There are three things I want to say about this story this morning. First: It’s important to understand that the master in Jesus’ story didn’t simply entrust this money to the slaves, but gave it to them. That doesn't come through very well in our translation. The word describing the master's action in the original Greek of the New Testament is paradidomi, which means to give over or hand over. The talents given to the three slaves was their money to use, to invest, to disburse, or to squander. The choices about what to do with those gifts were theirs to make.

My first car was a 1963 white Dodge 330. I called it The Tank. I bought it...for a dollar from my grandfather. He gave the dollar back to me after we’d had the title work notarized. In other words, it was really a gift.

And it was a pretty valuable gift, too, because my grandfather, just like my other grandfather, and just like my father, was a mechanic. (Those genes skipped over me!) When he gave that car to me, it was in top condition. How do you think I responded to his gift? I ran it into the ground!

In fact, I did that with the first five cars I ever owned. I didn’t know what it was like to trade a car in until I was thirty-six years old. (Even then, I wondered why the car dealer had actually given us any trade-in on our old car!)

Now, here’s the point: Our lives, minds, and bodies are all gifts from our master, the God we know through Jesus Christ.

So too, is the new and eternal life that goes to all with faith in Christ.

So too, are the basic gifts we all enjoy as members of Christ’s Church: God’s Word, the communion of Saints, Holy Baptism, Holy Communion.

On top of that, God gives to everyone of us skills, abilities, and spiritual gifts.

God gives all of these things to you and me to be used. Not hoarded. Not forgotten. Not denied. But used.

All of God's gifts demand a response of gratitude from believers in Jesus Christ. The way I treated the car my grandfather gave me didn’t display gratitude to him. I pray that the way I live my life displays gratitude to God for all His gifts to me. So point #1: God’s gifts deserve our gratitude.

Point #2: The master in Jesus’ story gives no specific instructions on how his gifts are to be used by the slaves. He just gives them and leaves. That was so maddening to the third slave that he was left paralyzed and did nothing.

You and I, as followers of Jesus, live in what can be called the in-between times. We’re in-between Jesus’ resurrection and His ascension into heaven, on the one hand, and His return, which will happen some day, on the other.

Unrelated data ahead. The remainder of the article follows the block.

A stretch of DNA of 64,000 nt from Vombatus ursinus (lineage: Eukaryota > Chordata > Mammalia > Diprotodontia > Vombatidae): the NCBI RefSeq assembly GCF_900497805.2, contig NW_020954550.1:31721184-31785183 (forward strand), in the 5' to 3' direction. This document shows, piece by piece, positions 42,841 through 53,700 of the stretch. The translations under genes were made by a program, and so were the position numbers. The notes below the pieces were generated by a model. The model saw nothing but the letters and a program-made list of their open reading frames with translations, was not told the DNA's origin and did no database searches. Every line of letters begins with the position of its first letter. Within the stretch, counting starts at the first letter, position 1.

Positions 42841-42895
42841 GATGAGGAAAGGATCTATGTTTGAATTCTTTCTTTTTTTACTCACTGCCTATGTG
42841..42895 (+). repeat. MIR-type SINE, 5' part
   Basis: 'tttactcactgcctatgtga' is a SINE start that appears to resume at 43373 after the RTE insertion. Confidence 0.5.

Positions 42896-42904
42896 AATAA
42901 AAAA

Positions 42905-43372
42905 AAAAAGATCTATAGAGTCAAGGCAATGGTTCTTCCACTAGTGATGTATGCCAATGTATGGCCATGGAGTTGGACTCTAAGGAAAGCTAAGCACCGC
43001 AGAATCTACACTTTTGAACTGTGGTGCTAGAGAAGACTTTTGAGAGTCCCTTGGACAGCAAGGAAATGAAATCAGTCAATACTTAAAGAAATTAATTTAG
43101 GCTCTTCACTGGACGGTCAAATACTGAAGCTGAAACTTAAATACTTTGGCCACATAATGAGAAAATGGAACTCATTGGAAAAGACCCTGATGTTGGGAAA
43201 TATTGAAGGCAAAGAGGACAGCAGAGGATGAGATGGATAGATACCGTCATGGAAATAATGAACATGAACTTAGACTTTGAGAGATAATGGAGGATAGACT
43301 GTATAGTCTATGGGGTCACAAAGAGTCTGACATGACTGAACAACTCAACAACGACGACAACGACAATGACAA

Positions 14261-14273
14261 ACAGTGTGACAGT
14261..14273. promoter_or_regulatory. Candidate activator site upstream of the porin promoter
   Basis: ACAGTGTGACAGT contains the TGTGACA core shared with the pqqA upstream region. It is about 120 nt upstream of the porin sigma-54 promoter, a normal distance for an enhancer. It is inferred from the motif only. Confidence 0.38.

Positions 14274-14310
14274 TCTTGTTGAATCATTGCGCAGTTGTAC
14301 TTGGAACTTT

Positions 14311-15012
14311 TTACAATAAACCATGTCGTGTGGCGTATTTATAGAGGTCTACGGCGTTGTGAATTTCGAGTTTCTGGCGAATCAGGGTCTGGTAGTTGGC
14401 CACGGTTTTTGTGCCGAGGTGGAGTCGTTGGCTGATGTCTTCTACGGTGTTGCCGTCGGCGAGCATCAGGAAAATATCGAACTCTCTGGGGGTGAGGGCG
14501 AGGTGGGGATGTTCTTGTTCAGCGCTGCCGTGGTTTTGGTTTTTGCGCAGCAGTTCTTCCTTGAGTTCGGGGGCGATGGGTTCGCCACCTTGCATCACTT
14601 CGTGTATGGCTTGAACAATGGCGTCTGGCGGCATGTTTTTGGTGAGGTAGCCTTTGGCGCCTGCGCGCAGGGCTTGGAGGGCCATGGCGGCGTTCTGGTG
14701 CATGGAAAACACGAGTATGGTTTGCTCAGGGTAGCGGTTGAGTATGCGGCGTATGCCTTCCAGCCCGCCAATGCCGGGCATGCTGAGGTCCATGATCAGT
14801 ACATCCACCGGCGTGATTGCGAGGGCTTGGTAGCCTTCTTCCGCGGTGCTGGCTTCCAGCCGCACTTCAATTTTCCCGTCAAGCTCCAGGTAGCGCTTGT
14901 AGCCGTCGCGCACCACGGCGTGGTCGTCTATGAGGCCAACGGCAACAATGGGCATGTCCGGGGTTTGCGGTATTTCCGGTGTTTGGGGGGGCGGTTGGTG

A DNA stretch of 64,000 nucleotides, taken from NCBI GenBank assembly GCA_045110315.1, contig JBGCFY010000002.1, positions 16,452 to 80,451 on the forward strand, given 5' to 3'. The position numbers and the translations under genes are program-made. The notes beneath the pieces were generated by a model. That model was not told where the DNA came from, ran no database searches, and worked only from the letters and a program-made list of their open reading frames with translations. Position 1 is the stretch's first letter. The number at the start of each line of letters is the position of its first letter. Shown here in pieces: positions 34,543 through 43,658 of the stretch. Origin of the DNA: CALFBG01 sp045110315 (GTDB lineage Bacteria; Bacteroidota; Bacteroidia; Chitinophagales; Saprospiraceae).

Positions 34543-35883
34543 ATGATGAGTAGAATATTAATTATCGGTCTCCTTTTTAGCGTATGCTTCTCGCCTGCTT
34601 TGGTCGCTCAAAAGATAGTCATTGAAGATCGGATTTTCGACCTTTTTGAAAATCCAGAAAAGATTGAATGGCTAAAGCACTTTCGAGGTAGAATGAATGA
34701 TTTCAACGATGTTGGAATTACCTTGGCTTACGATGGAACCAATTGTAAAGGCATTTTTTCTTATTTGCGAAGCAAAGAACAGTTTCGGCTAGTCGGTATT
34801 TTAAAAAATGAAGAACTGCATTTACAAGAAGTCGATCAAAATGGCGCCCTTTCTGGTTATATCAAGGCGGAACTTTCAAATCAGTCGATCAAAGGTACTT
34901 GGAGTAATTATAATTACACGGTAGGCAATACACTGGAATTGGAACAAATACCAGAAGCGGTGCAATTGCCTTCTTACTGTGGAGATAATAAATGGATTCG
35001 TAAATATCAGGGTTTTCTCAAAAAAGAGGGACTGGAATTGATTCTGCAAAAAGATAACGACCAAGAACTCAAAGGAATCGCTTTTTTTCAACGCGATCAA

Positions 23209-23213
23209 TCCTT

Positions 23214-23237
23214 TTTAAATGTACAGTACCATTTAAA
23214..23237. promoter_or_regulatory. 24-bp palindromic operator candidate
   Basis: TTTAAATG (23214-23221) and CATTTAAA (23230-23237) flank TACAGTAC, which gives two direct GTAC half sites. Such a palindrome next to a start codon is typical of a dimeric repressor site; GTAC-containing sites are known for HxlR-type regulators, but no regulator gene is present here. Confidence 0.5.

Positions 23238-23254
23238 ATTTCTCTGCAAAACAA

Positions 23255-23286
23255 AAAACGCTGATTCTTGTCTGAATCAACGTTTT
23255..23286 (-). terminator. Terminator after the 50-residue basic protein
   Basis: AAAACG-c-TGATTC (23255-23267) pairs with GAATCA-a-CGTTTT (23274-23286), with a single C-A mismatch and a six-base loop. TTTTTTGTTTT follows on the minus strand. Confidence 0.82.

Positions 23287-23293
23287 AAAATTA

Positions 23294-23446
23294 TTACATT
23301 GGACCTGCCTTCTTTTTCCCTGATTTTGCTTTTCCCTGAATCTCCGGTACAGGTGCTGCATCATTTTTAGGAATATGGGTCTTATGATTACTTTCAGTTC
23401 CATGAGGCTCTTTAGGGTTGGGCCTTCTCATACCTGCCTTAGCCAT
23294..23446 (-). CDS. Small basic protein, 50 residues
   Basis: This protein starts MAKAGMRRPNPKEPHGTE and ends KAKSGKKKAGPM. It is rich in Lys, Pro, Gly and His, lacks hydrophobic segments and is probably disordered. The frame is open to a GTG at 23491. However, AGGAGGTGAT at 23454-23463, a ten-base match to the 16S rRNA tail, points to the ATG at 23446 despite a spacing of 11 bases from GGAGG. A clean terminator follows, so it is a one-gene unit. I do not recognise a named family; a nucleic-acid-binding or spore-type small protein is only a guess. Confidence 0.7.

Jesus has given some general directives to us on how to occupy ourselves during this in-between time. They’re called the Great Commandment and the Great Commission. Incorporated in two passages in Matthew’s Gospel, they can be summarized in five points: We’re to worship God with our entire lives; live in fellowship with Christ’s Church; open ourselves to God’s Spirit, so that we grow to become more like Christ; serve others in Jesus’ Name; and tell the world about the free new life God offers to all with faith in Jesus.

But Jesus never tells us exactly how to do those things. Like the slaves in His story, we must decide for ourselves how to live in this in-between time, how to take the gifts God grants us and live faithful, useful lives. We must do that as individuals and as a church family, each seeking God’s glory and guidance above all else.

Point #3: Like the slaves, we’re to do something with God’s gifts to us. The Christian life isn’t a passive life. Confident of our place with God for all eternity, we’re called to jump into life: serving others, sharing Christ with them, being advocates for justice, and acting as servants to the neglected and the despised.

A number of years ago, Guideposts’ annual book of daily devotions had a piece written by a young man majoring in business at the University of Tennessee who apparently had a talent for investing in the stock market. By the time he’d reached the end of his junior year in college, he'd become successful at it and looked down his nose a bit at his parents for failing to make the most of their money. At home for a break, he made a few comments about this to his folks and how he believed they could do better with their investments.